Can Evidence-Informed Practice & Yoga Philosophy Co-Exist? What Do They Have to Do With Your Pelvic Floor?
By: Nataliya Zlotnikov, HBSc, MSc
By: Nataliya Zlotnikov, HBSc, MSc
Hi there, thanks for stopping by!
As the title of this blog suggests, today we will be discussing yoga.
Can evidence-informed practice and yoga philosophy co-exist? Should you be teaching and cueing Kegels as much as you do? The answers to these and other burning questions are discussed below.
Today's blog is based on two distinct but related courses, Yoga and Science in Pain Care Chapter 2: Current Research in Yoga and Pain and PhysioYoga and the Pelvic Floor.
First, we will present a brief history of evidence-based medicine and how it relates to yoga, and then jump into some current trends in yoga, providing you with some clinical applications for pelvic health.
Let's jump right in.
Evidence-Informed Practice & Yoga Timeline
Evidence-informed practice (EIP) or evidence-based medicine (EBM) is something that we all use in our practices today; anything else would be unacceptable.
What you may not know though, is that as late as 2009, only half of medical schools were teaching EBM. That's just 12 years ago!
When did Yoga originate? Well, there is evidence that yoga dates back to 2700 BCE (Government of India Ministry of External Affairs), predating EIP by a few good years.
Can We Research Yoga From a Modern Medicalized Lens?
This difference in time begs the question, can we research yoga from a modern medicalized lens?
What do you think?
Some people believe we cannot study yoga from this perspective as doing so would disregard the complexity, tradition, and philosophy of thousands of years of yoga.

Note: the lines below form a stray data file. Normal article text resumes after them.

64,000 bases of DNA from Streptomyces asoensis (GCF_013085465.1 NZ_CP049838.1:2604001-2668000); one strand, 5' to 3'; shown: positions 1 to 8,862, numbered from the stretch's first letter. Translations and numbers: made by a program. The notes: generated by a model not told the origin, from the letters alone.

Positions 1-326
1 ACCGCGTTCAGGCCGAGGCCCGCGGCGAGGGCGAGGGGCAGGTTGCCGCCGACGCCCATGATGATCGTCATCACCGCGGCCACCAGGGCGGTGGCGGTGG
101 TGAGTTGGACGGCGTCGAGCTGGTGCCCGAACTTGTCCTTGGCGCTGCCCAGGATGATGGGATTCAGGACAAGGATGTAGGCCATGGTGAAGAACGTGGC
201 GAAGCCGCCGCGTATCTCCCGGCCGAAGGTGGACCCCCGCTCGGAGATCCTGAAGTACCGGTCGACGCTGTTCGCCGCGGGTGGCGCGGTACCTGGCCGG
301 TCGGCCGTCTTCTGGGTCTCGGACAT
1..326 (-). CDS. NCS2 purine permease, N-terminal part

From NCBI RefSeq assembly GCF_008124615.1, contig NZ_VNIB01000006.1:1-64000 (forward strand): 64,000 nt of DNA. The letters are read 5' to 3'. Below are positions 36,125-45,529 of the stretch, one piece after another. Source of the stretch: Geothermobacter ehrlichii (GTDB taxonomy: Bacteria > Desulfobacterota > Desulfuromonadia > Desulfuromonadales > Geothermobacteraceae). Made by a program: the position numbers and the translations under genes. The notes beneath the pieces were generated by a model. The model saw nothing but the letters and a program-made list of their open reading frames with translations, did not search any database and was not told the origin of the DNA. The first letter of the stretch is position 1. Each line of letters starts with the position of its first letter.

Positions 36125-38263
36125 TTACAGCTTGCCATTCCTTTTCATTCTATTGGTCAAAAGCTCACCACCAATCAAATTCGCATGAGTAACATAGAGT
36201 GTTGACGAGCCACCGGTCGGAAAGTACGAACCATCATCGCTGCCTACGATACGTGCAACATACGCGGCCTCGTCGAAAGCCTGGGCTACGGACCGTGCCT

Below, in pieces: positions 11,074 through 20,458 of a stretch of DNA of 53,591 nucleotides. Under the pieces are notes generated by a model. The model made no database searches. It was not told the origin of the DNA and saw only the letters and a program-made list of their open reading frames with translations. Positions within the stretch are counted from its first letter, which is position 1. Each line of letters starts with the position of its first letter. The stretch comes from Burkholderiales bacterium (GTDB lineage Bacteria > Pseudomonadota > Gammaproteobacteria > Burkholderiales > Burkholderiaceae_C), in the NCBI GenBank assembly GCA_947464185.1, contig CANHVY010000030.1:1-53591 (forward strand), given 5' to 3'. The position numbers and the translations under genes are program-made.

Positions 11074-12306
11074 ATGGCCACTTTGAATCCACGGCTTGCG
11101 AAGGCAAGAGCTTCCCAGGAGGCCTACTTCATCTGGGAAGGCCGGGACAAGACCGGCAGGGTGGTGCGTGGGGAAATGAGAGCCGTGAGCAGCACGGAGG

Steffany Moonaz, PhD, C-IAYT, author of the second chapter of Yoga and Science in Pain Care, and presenter of Chapter/Week 2 of our 15-part book club webinar series, Yoga and Science in Pain Care Chapter 2: Current Research in Yoga and Pain, takes a slightly different perspective.
EIP Aligns With Yoga Philosophy and Is Not Counter to It!
Steffany believes that it is important to look at the places where evidence-informed practice and yoga philosophy intersect.
The ways that we engage in EIP actually do incorporate some key elements of yoga philosophy!
In the figure below, EIP and Yoga Philosophy, from Steffany's presentation, we can see that the Samkhya Yoga Philosophy concepts on the left, align in interesting ways with the three elements of evidence-informed practice on the right.
They may not be directly correlated or overlap perfectly, but, they all use elements of each other.
In This Course, Steffany Discusses the Following Themes:
- History of evidence-informed practice
- Yoga research progression
- Trajectory of yoga research
- Yoga for neck pain
- Yoga for chronic low back pain
- Yoga dosing and analysis
- Neurological and abdominal pain
- Yoga and arthritis
- Future directions
You also have a chance to check out the remaining live webinars of the Book Club Series as they are still happening all the way through to November 2021! It's your chance to ask the authors and editors your questions.
Of course, the webinars are all recorded and will be available as courses if you cannot make any of our webinar times.
If you'd like to know a little more about the book and complete webinar series, take a look at our blog, Yoga and Science in Pain Care: Can We Do Better for Those in Pain?
Yoga in Today’s World
Let's switch our gears a little bit.
As clinicians, we know the many reasons why evidence-based practice is essential. It allows us to standardize dosing, generate objective and standardized clinical protocols, improve patient outcomes, increase safety, and more.